Daniel I. Leskovar and Peter J. Stoffell
Initiation, development, and subsequent growth of seedling root and shoot components can have a direct influence on the quality, adaptation, and survival of seedlings, particularly under stress conditions. Taproot, basal, lateral, and adventitious root components (common indicot plants) each have their own development sequence, growth rate, and may have separate functions for subsequent seedling growth and development. Stresses originating in root components may be expressed in shoots affecting dry matter partitioning between roots and shoots. Partitioning and development of root morphological components and root/shoot growth adaptation to stress environments will be presented for various vegetable species. Implications of root developmental differences in relation to field planting methods will be discussed. Understanding seedling morphology, physiology and assimilate partitioning during early ontogeny would assist directing strategies to improve field establishment and ultimately crop production.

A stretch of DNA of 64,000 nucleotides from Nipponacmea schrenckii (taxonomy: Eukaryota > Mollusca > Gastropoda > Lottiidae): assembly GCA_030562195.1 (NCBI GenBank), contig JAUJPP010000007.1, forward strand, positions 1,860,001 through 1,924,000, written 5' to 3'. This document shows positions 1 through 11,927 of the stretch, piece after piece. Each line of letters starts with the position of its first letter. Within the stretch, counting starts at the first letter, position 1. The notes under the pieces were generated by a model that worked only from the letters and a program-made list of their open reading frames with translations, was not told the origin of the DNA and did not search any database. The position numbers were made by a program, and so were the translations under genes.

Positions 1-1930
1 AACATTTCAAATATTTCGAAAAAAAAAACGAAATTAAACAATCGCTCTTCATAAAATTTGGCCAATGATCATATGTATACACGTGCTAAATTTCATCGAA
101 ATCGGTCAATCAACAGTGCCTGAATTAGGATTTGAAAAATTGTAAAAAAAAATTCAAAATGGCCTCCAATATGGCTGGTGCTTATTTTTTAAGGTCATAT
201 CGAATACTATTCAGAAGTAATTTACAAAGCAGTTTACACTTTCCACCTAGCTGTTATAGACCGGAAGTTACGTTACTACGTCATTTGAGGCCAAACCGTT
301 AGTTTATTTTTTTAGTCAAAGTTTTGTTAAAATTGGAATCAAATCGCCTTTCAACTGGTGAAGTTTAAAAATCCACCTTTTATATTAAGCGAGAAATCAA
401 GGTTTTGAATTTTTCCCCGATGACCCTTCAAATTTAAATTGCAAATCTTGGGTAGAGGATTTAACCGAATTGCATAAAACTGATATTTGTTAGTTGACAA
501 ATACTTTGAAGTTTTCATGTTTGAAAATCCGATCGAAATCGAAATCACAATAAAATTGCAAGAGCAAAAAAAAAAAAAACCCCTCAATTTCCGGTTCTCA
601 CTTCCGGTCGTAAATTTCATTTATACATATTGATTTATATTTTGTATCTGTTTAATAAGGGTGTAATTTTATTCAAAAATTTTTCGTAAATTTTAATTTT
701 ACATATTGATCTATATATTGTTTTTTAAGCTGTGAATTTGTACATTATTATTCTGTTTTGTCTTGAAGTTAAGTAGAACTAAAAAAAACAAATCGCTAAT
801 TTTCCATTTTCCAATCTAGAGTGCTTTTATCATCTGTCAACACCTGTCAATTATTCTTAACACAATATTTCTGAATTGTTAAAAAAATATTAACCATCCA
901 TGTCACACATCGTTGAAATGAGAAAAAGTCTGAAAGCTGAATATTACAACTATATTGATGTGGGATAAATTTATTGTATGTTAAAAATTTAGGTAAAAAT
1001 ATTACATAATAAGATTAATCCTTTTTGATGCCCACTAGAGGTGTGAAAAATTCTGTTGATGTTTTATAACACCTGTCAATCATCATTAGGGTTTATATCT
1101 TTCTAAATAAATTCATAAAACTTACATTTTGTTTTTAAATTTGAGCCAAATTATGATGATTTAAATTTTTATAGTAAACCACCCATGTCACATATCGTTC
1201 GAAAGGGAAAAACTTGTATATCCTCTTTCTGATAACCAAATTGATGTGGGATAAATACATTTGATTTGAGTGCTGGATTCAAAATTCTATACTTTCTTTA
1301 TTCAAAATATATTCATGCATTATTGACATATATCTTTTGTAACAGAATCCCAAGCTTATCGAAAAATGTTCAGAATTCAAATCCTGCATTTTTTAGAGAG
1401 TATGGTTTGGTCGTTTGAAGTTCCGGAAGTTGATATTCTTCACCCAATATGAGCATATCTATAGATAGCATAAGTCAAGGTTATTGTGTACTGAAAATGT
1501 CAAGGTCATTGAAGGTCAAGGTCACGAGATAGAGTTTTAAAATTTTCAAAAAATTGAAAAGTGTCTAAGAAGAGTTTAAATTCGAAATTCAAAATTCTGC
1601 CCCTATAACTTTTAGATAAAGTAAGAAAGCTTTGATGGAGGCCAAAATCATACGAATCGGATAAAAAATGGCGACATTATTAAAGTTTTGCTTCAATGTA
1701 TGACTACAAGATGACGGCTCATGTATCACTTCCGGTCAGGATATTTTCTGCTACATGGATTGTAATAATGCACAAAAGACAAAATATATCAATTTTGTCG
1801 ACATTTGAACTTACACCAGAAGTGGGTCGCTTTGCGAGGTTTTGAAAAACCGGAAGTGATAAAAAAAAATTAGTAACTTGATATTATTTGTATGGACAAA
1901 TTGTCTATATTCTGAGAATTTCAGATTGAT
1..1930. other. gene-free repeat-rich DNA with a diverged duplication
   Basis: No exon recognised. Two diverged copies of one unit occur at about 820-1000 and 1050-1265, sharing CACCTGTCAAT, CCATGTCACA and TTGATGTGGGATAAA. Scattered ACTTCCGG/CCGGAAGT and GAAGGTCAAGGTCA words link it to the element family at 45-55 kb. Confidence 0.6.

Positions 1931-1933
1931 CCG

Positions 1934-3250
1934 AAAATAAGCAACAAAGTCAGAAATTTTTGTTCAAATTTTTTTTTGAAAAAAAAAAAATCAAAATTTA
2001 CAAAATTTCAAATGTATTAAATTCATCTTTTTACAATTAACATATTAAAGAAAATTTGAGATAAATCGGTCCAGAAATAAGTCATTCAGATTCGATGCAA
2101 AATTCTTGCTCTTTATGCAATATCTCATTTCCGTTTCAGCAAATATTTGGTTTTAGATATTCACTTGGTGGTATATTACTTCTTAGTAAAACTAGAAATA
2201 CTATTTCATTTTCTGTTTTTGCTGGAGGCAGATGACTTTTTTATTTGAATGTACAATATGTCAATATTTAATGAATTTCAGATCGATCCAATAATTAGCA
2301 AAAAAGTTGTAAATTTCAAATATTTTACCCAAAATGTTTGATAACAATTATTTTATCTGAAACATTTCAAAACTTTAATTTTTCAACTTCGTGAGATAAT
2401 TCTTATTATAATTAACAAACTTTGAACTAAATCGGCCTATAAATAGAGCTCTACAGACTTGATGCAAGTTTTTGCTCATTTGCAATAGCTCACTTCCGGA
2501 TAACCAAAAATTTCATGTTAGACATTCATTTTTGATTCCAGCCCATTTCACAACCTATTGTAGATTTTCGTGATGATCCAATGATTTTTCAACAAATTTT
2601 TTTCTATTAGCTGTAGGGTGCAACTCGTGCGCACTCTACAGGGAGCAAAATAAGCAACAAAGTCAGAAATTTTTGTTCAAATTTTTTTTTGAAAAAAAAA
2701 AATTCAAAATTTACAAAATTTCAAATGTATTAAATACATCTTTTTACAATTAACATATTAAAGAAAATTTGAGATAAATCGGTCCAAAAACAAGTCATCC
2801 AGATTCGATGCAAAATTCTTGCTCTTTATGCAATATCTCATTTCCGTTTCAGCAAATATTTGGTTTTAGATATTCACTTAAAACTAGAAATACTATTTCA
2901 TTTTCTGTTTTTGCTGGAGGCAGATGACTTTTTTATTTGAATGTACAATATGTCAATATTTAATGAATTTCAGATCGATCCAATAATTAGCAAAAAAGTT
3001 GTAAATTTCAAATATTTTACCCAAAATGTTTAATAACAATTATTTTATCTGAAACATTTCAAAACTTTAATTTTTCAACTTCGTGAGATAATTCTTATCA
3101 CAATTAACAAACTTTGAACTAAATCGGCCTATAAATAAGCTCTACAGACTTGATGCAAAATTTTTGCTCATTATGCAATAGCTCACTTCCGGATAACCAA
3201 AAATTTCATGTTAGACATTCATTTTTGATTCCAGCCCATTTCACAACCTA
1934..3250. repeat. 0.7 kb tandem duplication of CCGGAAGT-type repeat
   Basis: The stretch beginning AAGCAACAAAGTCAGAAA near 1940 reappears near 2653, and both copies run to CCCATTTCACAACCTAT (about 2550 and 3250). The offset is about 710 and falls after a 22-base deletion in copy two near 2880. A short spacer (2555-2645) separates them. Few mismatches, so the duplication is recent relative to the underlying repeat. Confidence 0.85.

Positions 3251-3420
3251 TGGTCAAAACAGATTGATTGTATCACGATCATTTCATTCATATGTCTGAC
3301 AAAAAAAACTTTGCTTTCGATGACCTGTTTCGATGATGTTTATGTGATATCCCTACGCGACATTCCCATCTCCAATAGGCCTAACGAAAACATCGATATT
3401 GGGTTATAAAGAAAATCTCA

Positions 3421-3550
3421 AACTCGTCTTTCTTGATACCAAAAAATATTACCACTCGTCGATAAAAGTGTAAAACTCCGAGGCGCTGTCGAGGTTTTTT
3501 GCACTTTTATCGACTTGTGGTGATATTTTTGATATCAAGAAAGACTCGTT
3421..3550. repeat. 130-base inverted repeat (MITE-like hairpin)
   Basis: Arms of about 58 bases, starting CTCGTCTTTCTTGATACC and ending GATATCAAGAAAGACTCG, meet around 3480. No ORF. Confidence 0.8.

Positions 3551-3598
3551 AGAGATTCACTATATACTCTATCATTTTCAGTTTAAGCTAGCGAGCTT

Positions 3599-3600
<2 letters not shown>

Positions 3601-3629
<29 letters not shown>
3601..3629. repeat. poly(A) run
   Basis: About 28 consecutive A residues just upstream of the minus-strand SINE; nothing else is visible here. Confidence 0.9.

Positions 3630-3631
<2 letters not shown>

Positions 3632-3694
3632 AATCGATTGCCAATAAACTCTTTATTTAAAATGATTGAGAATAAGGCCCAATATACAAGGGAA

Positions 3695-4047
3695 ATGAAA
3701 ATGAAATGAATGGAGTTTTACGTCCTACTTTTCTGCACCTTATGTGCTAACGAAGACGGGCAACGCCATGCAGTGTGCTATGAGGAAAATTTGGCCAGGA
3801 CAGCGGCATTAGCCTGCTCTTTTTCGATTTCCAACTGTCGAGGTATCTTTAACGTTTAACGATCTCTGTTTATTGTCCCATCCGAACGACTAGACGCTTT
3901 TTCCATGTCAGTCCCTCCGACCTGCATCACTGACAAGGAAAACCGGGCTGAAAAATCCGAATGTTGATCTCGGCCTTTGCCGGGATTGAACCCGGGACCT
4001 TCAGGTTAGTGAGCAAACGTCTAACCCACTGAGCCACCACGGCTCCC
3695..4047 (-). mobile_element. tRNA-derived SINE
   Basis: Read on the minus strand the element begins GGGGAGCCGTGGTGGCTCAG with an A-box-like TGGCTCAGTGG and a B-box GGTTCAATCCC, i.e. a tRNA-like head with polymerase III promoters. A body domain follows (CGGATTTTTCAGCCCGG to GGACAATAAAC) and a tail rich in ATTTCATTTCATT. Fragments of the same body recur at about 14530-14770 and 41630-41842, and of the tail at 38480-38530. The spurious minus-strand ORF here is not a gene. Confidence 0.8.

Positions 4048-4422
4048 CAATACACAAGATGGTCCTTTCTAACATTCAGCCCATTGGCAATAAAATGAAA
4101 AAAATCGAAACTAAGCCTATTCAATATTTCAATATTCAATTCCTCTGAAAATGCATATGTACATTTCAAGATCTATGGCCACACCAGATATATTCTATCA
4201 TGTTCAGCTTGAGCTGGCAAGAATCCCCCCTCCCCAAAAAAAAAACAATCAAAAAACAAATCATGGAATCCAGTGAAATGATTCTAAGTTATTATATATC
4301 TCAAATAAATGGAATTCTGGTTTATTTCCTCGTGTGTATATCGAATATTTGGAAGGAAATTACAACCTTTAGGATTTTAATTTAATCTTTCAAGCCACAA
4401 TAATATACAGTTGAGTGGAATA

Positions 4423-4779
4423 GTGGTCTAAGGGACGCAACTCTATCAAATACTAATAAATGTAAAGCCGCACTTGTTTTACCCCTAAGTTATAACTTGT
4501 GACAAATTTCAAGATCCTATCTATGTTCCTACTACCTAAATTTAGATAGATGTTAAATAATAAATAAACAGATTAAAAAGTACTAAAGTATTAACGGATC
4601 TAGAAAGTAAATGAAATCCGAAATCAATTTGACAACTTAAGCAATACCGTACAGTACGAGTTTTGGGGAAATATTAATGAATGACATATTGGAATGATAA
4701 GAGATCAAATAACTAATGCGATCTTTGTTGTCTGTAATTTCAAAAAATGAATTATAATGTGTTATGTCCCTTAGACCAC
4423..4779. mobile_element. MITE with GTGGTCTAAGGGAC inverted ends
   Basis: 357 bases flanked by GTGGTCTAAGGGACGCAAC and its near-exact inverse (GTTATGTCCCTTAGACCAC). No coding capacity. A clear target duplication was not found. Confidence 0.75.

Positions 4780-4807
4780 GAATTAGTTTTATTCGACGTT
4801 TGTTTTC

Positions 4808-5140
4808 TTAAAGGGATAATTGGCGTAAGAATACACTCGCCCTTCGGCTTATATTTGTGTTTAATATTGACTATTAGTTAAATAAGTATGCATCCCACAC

Sven E. Svenson and Diane L. Johnston
Stem tip cuttings of Evolvulus glomeratus Nees & Mart., E. tenuis Nees & Mart., Lantana camara L. `Dallas Red,' and L. montevidensis Briq. `Alba' were rooted for 6 weeks in 57-mm-diameter (150 ml) square pots. Before rooting, interior surfaces of half of the pots were treated with 100 g Cu(OH)2/liter, while remaining pots were left untreated. Elongation of adventitious roots stopped when root tips came in contact with a Cu(OH)2-treated surface. Cupric hydroxide treatment reduced total root length and the length of the longest root for all four species, but did not influence root, shoot, or total plant weight. One month after transplanting to 150-mm-diameter (1.2 liter) hanging baskets, plants moved from Cu(OH)2-treated pots had more flowers than those transplanted from nontreated pots. Applying Cu(OH)2 to interior surfaces of pots used for propagation prevented root deformation, reduced root length, and increased flowering following transplanting.
Sven E. Svenson and Fred T. Davies Jr.